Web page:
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Sinan Mansions: An outdoor museum like no other

By Cao Chen in Shanghai | China Daily | Updated: 2018-06-16 04:47
The Close Act Theatre from Amsterdam stages a show in Sinan Mansions. Bottom: The villa on No 87 Sinan Road was formerly the residence of the Peking Opera master Mei Lanfang. photos provided to china daily

Tucked away in a quiet spot in downtown Shanghai, Sinan Mansions is commonly known as a hip area comprising a host of bars and cafes as well as some of the city's most luxurious residences.

What isn't apparent, however, is that this massive complex is also a one-of-its-kind museum in China.

The artifacts on display? Historical buildings, ancient street lights, trees and even cobblestone walls.

The area has since the start of 2017 been designated as "Sinan Open Air Museum" where visitors can learn about the various structures within by scanning QR codes on building facades and listening to audio clips. Unlike conventional museums, Sinan Mansions is accessible at any time and does not cost a cent to enter.

Zheng Yi, the brand director of Sinan Mansions, said the move to turn the area into a museum was aimed at driving greater levels of interaction between the public and the exhibits, in turn allowing the people to learn more about the history behind the complex.

Built in 1920, Sinan Mansions is today a 50,000-square-meter conservation zone with 51 garden houses located on Sinan Road and Fuxing Middle Road.

According to Lu Yongyi, a professor of architecture and urban planning school at Tongji University, Sinan Mansions is a unique conservation site because such a status was only given to individual structures in the early 21st century.

Zheng pointed out that the prominence of Sinan Mansions stems from its links with celebrities and politicians.

Some of the famous personalities who have resided in the area include distinguished Chinese diplomat Wei Daoming and his first wife, Zheng Yuxiu. Mei Lanfang, a legendary Peking Opera artist, used to live in the house situated at No 87 Sinan Road.

The area was also where contemporary writers and scholars such as Mo Yan, the first Chinese to win the Nobel Prize for Literature, and Svetlana Alexievich, a Belarusian non-fiction prose writer, interacted with their readers on Saturday afternoons.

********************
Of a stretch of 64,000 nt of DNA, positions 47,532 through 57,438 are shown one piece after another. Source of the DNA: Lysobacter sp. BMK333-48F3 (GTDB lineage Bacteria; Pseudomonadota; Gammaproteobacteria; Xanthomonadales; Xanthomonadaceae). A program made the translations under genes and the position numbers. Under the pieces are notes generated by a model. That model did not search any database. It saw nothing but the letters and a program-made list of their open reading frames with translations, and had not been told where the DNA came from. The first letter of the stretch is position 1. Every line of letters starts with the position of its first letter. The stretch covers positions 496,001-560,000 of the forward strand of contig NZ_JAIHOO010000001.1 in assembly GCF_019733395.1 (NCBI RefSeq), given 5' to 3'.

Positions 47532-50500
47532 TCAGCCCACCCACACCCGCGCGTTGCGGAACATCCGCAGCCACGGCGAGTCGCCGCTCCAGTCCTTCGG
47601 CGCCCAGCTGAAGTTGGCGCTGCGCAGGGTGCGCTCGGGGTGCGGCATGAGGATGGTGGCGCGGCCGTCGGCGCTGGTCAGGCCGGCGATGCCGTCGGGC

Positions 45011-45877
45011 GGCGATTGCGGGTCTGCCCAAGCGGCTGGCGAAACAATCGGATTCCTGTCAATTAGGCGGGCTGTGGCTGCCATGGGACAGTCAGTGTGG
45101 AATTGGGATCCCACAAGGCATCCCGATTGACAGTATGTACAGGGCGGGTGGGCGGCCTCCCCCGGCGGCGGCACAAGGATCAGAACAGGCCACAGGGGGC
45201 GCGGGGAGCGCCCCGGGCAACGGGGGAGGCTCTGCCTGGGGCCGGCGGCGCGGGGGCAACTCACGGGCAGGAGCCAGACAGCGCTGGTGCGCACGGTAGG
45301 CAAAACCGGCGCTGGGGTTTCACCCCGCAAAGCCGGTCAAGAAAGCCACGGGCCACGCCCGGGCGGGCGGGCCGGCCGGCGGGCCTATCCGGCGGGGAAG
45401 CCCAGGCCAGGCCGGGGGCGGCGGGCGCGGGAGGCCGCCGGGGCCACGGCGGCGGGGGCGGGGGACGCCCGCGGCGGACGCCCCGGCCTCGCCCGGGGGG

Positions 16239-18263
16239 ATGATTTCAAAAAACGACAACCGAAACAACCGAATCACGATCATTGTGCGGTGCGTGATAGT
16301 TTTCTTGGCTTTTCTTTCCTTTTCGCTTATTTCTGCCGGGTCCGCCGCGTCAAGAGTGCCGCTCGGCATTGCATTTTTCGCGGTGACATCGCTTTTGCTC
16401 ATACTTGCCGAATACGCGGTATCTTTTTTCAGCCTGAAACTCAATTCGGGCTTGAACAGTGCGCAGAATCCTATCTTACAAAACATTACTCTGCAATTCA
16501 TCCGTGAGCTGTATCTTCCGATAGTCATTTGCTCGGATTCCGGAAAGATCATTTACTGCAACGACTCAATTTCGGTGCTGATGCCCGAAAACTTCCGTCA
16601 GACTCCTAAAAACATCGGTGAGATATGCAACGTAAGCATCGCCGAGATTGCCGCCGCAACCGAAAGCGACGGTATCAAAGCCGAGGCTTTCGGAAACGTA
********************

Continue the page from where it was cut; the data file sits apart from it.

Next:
The Close Act Theatre from Amsterdam stages a show in Sinan Mansions. Bottom: The villa on No 87 Sinan Road was formerly the residence of the Peking Opera master Mei Lanfang. photos provided to china daily

The building located at No 541 Fuxing Middle Road, which is also part of Sinan Mansions, was where Chinese and French undergraduates gathered to discuss international affairs or share gossip.

The Platane trees planted alongside the roads still stand as a symbol of how Sinan Mansions was once part of the former French Concession from 1849 to 1943.

The museum management prepares monthly walking tours around the complex that are conducted by amateur tour guides.

"For locals like me, the region around Sinan Mansions has always been a romantic and serene spot in the bustling city. I feel that its rich architectural history is worth sharing with other people," said Qian Xiaokun, the CEO of Chinese startup Ming'an Furniture, who became a guide last year.

In line with its status as a museum, Sinan Mansions has since last year been the host of the Festival of Arts. The festival is designated as the Shanghai StArt Festival 2018. The event, which takes place in May every year, features global artists putting up performances that are inspired by each of the 15 zones in the complex.

"We work in dialogue with the architecture there and try to translate the performance into different languages according to the various streets," said Francesco Suardi, the artistic director at an Italian theater research center that was involved in the festival.

"The performance is directly linked with people here and the place they live."

Another unique element of the festival is the proximity of the audience to the actors.

"All the shows take place on the streets, covering each corner of the public space," said Bertrand Dessane, the artistic director of this year's festival. "The audience will get to stand very close to performers. This allows people to feel as if they are having a party with the actors. This is something a traditional performance on the stage cannot offer."

Contact the writer at caochen@chinadaily.com.cn

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